And BFI would surely include subtitles, which of course these DVDs lacks, too.  Again, these are budget, borderline bootleg discs.  It's interesting to note, though, that this company also hosts the 1954 version (but not the 1956) streaming on Amazon Prime; and if you order direct from their site, you can get the 2-disc set or either version individually as single disc releases.  Of course there are no special features here either, though they do slap on two cheesy, animated commercials for their DVD line on each disc.  If BFI's edition ever were to see the light of day, one hopes they might include things like the BBC special from the 1960s that reunited the cast of the original 1984, or the rare 1965 BBC version that actually re-used Kneale's original 1954 script.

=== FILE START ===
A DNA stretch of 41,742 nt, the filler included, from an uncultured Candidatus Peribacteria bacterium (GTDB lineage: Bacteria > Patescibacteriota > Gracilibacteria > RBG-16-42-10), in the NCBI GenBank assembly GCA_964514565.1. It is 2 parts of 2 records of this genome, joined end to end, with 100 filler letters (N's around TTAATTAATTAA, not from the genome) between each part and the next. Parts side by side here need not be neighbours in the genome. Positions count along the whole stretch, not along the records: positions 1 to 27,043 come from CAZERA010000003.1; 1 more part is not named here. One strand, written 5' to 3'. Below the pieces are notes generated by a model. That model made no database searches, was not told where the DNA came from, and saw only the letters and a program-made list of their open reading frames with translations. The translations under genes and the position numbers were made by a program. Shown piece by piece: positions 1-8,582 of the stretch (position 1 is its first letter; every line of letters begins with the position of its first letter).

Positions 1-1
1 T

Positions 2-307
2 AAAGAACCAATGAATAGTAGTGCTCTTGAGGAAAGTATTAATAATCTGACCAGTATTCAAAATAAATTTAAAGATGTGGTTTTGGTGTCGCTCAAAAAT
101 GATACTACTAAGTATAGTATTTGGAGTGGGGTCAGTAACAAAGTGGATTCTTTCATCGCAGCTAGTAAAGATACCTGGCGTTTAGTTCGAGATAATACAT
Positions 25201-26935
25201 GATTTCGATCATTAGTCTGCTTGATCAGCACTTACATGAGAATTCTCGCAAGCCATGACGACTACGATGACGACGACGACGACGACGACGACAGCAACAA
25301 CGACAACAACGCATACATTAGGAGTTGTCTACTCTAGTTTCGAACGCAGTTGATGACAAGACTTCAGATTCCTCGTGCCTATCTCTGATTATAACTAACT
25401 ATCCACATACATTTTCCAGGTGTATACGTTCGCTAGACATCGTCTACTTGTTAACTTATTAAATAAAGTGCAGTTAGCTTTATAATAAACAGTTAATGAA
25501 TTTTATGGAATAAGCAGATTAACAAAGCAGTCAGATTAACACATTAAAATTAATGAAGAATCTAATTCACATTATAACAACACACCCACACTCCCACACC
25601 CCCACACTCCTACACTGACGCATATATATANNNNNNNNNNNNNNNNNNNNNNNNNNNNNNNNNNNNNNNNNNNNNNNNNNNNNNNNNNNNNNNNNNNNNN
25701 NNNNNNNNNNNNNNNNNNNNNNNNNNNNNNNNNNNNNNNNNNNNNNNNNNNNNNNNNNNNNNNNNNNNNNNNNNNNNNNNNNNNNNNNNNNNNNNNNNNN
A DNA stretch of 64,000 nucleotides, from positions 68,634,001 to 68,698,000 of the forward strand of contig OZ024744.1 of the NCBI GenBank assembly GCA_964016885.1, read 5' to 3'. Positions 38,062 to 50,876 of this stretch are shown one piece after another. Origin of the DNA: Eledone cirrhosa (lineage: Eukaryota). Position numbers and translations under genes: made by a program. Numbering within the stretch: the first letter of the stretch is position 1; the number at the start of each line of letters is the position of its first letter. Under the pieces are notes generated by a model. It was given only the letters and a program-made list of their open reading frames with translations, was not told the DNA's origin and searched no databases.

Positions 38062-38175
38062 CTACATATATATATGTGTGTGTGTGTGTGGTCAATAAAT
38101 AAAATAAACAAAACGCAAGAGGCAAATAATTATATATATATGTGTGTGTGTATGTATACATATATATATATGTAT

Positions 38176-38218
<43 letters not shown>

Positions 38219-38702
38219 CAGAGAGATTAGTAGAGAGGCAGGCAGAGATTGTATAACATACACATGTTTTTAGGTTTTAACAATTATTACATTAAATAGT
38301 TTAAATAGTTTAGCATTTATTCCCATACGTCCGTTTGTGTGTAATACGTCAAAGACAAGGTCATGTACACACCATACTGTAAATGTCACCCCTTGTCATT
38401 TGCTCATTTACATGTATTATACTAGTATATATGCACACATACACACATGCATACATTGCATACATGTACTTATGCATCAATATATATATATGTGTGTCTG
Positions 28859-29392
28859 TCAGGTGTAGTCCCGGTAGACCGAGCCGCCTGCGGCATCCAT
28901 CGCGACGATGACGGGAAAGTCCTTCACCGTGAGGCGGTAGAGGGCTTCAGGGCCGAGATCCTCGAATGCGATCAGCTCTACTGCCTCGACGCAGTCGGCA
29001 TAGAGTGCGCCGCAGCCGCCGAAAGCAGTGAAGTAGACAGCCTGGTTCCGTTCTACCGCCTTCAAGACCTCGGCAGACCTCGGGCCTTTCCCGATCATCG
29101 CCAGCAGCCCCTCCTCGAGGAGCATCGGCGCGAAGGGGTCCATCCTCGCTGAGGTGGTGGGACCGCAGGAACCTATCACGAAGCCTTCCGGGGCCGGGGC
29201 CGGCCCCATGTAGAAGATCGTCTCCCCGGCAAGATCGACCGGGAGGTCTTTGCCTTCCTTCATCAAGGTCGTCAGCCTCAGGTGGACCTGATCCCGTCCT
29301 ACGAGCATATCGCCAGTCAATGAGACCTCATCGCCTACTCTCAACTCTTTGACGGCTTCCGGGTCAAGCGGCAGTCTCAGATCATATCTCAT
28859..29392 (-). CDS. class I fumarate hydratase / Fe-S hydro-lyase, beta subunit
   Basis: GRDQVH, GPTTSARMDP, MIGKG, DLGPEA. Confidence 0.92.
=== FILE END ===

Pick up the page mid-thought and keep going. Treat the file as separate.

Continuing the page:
Now, I hope nobody takes me featuring this particular A2ZCDS disc to mean that I'm holding it up as any more than a cheap junker.  In lieu of anything else, it's better than nothing so I'm glad to have it, but that's as far as I can recommend it.  Obviously, this film deserves a properly licensed edition with features and the restoration work that was already done and has been sitting shelved all these years.  But the reason why I still hold out hope, as I mentioned up top, is that apparently the Orwell estate's copyright is due to lapse in just another year or two, and they will no longer be able to stand between this lost classic and its audience... providing physical media is still a thing by that time.

No comments:

Post a Comment